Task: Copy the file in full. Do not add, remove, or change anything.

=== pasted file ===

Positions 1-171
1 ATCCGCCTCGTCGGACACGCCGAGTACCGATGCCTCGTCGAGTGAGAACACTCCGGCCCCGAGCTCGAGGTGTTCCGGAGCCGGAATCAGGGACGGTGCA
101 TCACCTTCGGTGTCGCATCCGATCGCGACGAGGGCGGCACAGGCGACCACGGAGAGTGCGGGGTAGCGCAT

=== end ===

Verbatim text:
Positions 1-171
1 ATCCGCCTCGTCGGACACGCCGAGTACCGATGCCTCGTCGAGTGAGAACACTCCGGCCCCGAGCTCGAGGTGTTCCGGAGCCGGAATCAGGGACGGTGCA
101 TCACCTTCGGTGTCGCATCCGATCGCGACGAGGGCGGCACAGGCGACCACGGAGAGTGCGGGGTAGCGCAT